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Shelter: America’s Homeless Veterans

After years of waging war overseas, US veterans returning to civilian life struggle with PTSD, homelessness, addiction.

Roger Schultz served as a cannoneer sergeant in the US Marine Corps. He liked serving, because “I learned how to be a Marine and nothing else. You always had somebody on your side.”

Eventually he quit the Marin Corps to be back with his family, but his wife left him the following year and his life spiralled out of control. Schultz ended up living out of his truck, barely getting by.

In search of a place to stay, he finally checked into a Veterans Resource Center (VRC) in California, which provides housing and group therapy for former members of the military. 

This is my readjustment therapy… The way of life I learned in the Marines, it just doesn’t mix in society. So we’re learning how to adjust that, so I can maybe have a relationship with my children, my ex-wife, and next employer that doesn’t turn destructive,” says Schultz.

Scarred by war, many returning soldiers struggle with Post Traumatic Stress Disorder (PTSD). Their inability to adjust from combat life to civilian life often leads to substance abuse and addiction, thus, finding support for healing and recovery is a constant challenge.

The VRC and its counselors help returning veterans find jobs and sort out supplemental government income, healthcare needs and their housing situation. 

“[The purpose of] A 30-bed transitional programme for homeless veterans… is [to have] self-sufficient income, so we help them apply for benefits, we help them go back to school or get employment,” explains Kendra Barter, VRC’s clinical director. 

The way of life I learned in the Marines, it just doesn't mix in society. So we're here learning how to adjust that, so I can maybe have a relationship with my children, my ex-wife, and next employer that doesn't turn destructive.

by Roger Schultz, veteran

“Each veteran is different, their needs are different and so we’re able to treat them to the root issues, whether it’s addiction, whether it’s mental health,” says Barter.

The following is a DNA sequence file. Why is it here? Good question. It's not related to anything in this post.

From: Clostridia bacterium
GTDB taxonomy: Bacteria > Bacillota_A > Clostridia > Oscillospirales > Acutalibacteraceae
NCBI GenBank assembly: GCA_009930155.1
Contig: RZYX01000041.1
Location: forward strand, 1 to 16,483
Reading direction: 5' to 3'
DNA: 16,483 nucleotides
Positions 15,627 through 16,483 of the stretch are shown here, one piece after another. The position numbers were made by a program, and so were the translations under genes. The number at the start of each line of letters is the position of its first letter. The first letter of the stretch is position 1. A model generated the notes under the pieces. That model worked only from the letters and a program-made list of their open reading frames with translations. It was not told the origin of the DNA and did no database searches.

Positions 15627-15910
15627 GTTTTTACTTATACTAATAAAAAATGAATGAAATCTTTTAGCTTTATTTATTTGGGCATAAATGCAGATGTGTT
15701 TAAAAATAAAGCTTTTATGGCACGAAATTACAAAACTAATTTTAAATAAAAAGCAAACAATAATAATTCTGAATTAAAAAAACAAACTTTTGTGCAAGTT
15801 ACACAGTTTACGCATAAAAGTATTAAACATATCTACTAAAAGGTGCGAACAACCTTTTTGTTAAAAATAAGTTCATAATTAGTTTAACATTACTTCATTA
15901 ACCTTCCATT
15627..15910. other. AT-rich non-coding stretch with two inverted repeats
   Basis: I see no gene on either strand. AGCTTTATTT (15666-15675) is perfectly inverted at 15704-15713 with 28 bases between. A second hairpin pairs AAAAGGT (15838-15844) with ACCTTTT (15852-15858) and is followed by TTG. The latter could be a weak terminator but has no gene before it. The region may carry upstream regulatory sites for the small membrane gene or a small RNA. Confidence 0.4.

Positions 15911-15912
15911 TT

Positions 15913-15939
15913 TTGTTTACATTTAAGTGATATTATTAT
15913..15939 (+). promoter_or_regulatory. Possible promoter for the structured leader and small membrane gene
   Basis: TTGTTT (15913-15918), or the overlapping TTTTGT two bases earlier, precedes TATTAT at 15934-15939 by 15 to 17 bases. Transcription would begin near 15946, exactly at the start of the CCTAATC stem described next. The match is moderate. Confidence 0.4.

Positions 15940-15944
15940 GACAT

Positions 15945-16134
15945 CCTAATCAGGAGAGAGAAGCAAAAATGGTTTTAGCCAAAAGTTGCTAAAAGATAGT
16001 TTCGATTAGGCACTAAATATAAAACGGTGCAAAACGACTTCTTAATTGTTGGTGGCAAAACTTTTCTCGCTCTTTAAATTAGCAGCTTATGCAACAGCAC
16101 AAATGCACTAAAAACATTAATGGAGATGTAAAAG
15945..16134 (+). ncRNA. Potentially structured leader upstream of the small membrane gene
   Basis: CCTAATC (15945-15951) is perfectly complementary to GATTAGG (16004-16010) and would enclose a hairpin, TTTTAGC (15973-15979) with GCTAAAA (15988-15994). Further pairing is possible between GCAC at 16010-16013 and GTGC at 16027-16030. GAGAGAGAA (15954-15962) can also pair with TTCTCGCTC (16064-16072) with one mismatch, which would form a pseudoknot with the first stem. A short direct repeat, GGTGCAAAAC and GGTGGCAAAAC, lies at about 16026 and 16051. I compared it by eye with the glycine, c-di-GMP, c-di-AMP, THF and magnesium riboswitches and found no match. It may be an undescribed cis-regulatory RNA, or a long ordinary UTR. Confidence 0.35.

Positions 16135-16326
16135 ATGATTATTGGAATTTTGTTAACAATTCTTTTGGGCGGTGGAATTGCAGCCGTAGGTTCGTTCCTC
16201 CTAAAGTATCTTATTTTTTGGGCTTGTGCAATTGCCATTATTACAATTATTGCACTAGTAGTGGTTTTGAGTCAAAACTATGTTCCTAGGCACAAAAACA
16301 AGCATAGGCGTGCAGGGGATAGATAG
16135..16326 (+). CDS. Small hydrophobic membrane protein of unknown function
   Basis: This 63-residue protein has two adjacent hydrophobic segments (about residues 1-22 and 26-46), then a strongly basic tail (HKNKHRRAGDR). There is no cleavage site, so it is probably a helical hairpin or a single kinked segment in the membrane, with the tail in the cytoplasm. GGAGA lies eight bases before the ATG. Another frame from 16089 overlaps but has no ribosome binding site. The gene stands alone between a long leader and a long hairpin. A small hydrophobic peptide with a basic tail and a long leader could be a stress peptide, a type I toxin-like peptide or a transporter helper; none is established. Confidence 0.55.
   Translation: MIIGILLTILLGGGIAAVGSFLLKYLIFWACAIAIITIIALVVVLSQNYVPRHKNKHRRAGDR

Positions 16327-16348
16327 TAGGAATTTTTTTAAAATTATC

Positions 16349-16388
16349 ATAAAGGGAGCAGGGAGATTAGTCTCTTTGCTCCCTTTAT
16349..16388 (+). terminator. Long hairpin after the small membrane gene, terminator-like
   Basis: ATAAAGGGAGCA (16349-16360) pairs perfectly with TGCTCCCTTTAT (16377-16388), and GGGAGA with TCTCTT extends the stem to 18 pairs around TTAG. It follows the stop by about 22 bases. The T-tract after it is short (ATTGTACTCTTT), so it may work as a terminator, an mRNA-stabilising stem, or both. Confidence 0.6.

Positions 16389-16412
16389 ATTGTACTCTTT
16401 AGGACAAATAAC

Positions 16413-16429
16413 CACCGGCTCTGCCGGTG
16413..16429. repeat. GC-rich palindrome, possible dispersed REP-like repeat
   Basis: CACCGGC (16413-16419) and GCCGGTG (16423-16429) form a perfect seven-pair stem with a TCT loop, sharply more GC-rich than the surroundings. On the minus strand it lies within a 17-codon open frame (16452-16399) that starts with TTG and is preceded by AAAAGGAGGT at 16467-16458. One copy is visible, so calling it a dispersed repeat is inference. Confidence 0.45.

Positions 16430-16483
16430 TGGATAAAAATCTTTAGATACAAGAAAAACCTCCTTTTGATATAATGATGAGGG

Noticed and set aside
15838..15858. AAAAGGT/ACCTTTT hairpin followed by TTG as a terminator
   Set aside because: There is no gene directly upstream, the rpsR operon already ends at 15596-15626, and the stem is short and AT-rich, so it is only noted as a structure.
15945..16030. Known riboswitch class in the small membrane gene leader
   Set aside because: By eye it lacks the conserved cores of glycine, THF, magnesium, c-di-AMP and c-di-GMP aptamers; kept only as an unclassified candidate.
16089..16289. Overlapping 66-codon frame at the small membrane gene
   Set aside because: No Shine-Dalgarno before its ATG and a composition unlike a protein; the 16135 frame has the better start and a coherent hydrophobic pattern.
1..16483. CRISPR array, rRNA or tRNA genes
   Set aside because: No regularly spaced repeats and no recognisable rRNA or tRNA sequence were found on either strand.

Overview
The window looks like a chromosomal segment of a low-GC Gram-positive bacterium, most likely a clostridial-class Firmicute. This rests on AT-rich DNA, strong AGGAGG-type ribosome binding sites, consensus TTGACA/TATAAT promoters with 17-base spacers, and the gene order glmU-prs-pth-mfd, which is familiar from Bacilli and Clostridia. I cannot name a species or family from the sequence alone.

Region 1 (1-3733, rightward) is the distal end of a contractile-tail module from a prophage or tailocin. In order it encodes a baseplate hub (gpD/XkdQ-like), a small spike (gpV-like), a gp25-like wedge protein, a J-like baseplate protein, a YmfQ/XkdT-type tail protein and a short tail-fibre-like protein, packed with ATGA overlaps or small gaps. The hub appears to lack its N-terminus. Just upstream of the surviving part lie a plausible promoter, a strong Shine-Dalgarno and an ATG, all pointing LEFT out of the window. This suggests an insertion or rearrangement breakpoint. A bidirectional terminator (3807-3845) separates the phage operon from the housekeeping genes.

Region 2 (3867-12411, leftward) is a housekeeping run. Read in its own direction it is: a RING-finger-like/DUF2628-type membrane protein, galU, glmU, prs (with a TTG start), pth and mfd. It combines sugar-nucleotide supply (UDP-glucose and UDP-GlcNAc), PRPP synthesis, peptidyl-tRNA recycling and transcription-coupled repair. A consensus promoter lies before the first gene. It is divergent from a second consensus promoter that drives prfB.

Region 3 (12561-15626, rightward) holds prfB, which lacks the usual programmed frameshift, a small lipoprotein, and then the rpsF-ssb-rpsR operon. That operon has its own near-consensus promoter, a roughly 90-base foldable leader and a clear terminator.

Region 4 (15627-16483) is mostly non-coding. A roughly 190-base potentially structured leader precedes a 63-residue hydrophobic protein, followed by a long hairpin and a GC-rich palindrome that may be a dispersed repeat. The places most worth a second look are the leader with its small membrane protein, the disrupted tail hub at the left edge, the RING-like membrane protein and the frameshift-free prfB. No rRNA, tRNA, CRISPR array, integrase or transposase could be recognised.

As the veterans come together in the VRC, they reveal the scars that the brutality of war have left behind and the importance of human connection in the face of a life-long emotional and psychological battle. 

“Part of the pathology of trauma in a veteran is them wanting to isolate from society, from each other; you just want to be left alone and that’s our biggest challenge,” says Marc Deal, VRC’s executive director.

“We fight desperately to get them out of their comfort zones and get them back together and get them to sit at a table, to make friends, you know, to do things that people in normal society do.”

Based in Santa Rosa, California, the nonprofit VRC was launched in 1980 by Vietnam veteran Peter Cameron to help returning members of the military find homes, jobs and healthy relationships. Funded mostly by federal grants, it has served over 13,000 veterans, with 13 branches in California, Nevada and Arizona.

In the United States, 22 million military veterans account for 7 percent of the population. But veterans make up about 12 percent of the adult homeless population, according to the National Coalition for Homeless Veterans. Black and Hispanic veterans are three times as likely to be homeless as veterans in general.

According to the Department of Veterans Affairs, 9 out of 10 homeless veterans are male. A majority are single, live in urban areas and suffer from mental illness, physical disability or substance abuse. About half have served during the Vietnam era.

“There seems to be a large percentage of veterans that do come out a little broken, and for everybody, really, it’s a life-changing experience,” says Jason Henry, a Navy veteran and regional director at the VRC. “That’s what boot camp is all about. They take away your individualism, and they train all that stuff out of you so you follow orders.”

But, he continues, “There’s no out-training. They’re being trained to such a high degree to go over and fight … then they’re out one day. How is someone supposed to flip that switch? It doesn’t happen.”

During group therapy, folksinger David Morris, who performs melancholic music addressing veteran themes, tells a story of how he tried to save a colleague on the battlefield but was torn “to pieces” once he realised nothing could be done.

“In order to function in combat, a rational response would be to get the hell out of there,” he said. “But we cannot be rational, so we have to set aside the human response … You numb yourself to it because if you don’t, you’ll start screaming one day and never stop,” says Morris, who also suffers from PTSD.

Despite the quiet victories emerging from group therapy at VRC, countless veterans are unable to overcome their demons. The organisation tries to keep in touch with everyone who goes through its programme, but some graduates have been lost to suicide.

“These guys are heroes, they deserve the best of what we’ve got. We made a promise to these people and we need to keep it for once. We make a lot of promises, Americans, that we don’t keep, but this is one promise they need to keep. They need to take care of these people better,” says Deal.